Perry: We gotta move her somewhere. You got gloves?
Harry: Excuse me?
Perry: Gloves. Do you have gloves? You have to move her. If it’s a frame-up, some asshole’s probably calling the cops right now. Do this: wrap up the body in a blanket, a sheet, anything.
Harry: Okay, Any particular kind of gloves?
Perry: Yes, fawn. Will you fucking hurry?


And there’s acres of LA, especially of moviemaking riffs and gags, in here. From the most self-reflexive, as Harry observes in closing “when the studio gets all paranoid about a downer ending, so the guy shows up, he’s magically alive on crutches, I hate that. I mean, shit, why not bring them all back” (on top of the reveal of the presumed mortally wounded Perry being alive, we see a parade of killed-off characters, including Abe Lincoln and Elvis; this reflecting Black’s experiences with both Long Kiss Goodnight and his semi-aborted Lethal Weapon 2 screenplay), to the obvious homage referencing (TV parody Protocop, porn parody Lord of the Cock Rings, Harry noting how Kiss Kiss Bang Bang won’t have 17 endings like The Lord of the Rings) and references to stars (the Native American Joe Pesci,  Harry never having stood a chance of getting the part he thinks he’s up for as he was just a bait for Colin Farrell, who wanted too much money) and just plain untrammelled crudity (“I was wetter than Drew Barrymore at a grunge club” - that’s ‘80s Black, the one telling pussy jokes in Predator and Last Boy Scout).


Harry: Still gay?
Perry: Me? No, knee-deep in pussy, I just like the name so much, can’t get rid of it.

This may be Downey Jr’s film, but Val Kilmer is the thoroughbred scene stealer as Gay Perry, witheringly smarter than everyone else and an attempt by Black to invert stereotypes. But only so much, since comes via much mutual abuse including creatively homophobic taunts (“Don’t quit your gay job”). Harry’s no idiot, but he is a consummate fuck-up. Perry, in contrast, is incredibly competent, such that he basically knows “Little sister punched her own ticket” from first assessment of the crime, even though the nuances are far more involved and offbeat.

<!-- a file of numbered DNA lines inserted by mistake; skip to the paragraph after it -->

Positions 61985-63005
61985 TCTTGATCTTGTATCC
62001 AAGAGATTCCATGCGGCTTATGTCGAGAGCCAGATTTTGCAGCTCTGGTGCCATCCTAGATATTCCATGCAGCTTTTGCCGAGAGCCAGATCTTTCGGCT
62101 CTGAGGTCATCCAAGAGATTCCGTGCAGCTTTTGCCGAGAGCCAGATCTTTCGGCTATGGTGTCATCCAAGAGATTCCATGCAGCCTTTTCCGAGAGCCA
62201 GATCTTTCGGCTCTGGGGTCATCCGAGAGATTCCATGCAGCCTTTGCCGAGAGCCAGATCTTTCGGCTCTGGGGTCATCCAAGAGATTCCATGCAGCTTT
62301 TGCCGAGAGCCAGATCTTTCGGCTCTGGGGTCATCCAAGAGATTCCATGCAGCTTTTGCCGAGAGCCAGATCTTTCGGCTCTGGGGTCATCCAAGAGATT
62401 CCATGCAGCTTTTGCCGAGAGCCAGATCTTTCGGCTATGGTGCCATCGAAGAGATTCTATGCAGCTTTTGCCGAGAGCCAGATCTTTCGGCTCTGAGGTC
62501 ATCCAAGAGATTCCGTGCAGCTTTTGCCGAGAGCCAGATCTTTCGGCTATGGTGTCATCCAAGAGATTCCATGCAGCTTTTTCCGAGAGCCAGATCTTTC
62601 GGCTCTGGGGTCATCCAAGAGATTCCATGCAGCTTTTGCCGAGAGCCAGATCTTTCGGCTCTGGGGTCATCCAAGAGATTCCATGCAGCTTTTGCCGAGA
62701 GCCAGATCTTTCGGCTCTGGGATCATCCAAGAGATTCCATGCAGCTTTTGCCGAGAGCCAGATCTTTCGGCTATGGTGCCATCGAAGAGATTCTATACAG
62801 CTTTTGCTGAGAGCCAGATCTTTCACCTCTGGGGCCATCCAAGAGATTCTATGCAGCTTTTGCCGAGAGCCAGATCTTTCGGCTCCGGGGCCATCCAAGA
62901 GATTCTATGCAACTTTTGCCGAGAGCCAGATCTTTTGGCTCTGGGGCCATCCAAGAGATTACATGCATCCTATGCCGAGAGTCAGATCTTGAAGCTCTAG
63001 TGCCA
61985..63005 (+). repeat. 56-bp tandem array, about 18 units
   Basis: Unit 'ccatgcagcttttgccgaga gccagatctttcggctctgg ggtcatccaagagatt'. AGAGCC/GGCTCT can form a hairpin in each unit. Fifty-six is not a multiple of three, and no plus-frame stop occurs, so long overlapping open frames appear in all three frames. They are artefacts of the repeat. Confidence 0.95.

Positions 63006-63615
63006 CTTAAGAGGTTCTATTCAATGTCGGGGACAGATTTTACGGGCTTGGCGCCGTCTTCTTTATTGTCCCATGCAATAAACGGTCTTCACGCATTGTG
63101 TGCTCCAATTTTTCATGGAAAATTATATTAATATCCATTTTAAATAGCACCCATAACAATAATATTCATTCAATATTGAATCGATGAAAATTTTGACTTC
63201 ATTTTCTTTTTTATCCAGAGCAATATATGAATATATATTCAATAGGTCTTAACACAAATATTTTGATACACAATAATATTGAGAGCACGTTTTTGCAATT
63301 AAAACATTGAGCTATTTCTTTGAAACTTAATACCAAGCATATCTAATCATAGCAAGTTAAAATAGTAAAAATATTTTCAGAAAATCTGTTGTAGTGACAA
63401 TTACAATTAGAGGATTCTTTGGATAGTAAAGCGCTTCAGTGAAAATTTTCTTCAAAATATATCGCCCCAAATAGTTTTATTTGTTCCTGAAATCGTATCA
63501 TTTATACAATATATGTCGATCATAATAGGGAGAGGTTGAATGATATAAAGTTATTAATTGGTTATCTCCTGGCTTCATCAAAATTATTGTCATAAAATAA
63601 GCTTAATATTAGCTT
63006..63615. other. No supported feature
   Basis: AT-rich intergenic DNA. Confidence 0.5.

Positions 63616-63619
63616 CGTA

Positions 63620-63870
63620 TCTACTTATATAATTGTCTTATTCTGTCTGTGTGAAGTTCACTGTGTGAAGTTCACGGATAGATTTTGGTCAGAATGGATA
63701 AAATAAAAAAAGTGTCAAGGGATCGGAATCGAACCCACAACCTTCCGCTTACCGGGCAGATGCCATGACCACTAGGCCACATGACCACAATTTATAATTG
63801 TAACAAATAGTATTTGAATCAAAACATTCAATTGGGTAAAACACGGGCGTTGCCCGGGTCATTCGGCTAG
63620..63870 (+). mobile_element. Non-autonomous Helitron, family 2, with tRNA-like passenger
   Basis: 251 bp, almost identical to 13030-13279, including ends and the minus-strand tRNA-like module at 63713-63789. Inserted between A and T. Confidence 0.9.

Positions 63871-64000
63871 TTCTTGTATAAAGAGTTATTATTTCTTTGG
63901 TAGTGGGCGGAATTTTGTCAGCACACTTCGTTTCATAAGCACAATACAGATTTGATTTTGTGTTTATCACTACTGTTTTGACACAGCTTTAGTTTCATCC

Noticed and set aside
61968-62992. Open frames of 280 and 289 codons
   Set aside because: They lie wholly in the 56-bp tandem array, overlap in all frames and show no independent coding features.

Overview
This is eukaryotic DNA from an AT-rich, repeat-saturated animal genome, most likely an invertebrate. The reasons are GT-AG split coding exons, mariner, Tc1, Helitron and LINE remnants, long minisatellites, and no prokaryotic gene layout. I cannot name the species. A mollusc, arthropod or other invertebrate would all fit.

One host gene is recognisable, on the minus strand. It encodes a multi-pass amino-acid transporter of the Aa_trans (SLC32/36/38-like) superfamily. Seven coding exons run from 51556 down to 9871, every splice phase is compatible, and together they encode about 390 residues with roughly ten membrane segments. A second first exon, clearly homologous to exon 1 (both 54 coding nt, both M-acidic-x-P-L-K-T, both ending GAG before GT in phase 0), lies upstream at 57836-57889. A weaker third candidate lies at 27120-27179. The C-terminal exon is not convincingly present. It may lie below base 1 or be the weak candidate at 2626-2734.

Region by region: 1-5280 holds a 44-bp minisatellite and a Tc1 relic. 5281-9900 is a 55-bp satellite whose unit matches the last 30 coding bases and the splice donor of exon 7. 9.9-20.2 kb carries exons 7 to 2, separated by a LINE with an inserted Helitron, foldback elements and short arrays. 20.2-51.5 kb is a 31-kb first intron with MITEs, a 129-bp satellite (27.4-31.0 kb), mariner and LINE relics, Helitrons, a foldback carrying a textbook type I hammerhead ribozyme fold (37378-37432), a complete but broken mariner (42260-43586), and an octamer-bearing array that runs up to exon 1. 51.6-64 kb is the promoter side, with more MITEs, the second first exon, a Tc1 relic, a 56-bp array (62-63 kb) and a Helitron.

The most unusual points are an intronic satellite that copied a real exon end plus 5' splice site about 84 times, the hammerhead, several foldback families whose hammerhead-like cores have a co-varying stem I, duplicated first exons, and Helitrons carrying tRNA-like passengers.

Perry: Look up “idiot” in the dictionary. You know what you’ll find?
Harry: A picture of me?
Perry: No! The definition of the word idiot, which you fucking are!

Perry embraces stereotypes (I Will Survive is his ringtone) but also turns slurs into badges of invective and badinage (“I call it my faggot gun… Because it’s only good for a couple of shots, then you gotta drop it for something better”; “This isn’t ‘good cop-bad cop’. This is fag and New Yorker. You’re in a lot of trouble”). Downey is content to play the fool, while Kilmer proves a master at assuming the derogatory stance (telling Harry to look up the word “idiot” in the dictionary, asking him “Who taught you grammar? Badly’s an adverb” – resonant of the inventors of Scrabble scene in Last Boy Scout – before moving on to arithmetic following Harry’s ill-fated Russian Roulette interrogation; “Eight? Who taught you math?”)


Most hilariously absurd is Harry’s response to Perry killing a heavy with a concealed weapon (“I shot him with a small revolver I keep near my balls”): “Thank God you had a gun in there. For a second, I thought it was like a gay thing, like somehow you guys could do that. Sorry”.


Perry: Why in pluperfect hell would you pee on a corpse?

Mention of the Russian roulette scene highlights how Black really loves grappling with gross and icky ideas, locating a queasy push-pull that also betrays a certain honesty, from the very direct Harry finding sex winning out over empathy towards Harmony (Michelle Monaghan) while at the same time displaying double standards over her sexual encounters (he sleeps with her friend because he’s afraid of messing up with Harmony). At times, Black is content to fall back on basic farce (Harmony awaking to discover Harry putting his hand down her top; he’s genuinely trying to get a spider), at others for just so-wrong gross out (Harry peeing over a corpse in shock), and at others for chills (Harry putting his finger on the lips of a dying Shannyn Sossamon so she doesn’t alert her murderer to his presence). He also takes great relish in brutalising Harry, severing his finger early on when Harmony slams it in the door (a not so subtle emasculation stand-in) and then having hit men tear off the stitches after it has been freshly sewn back on, and then, finally, having a dog remove it from an ice bucket and eat it.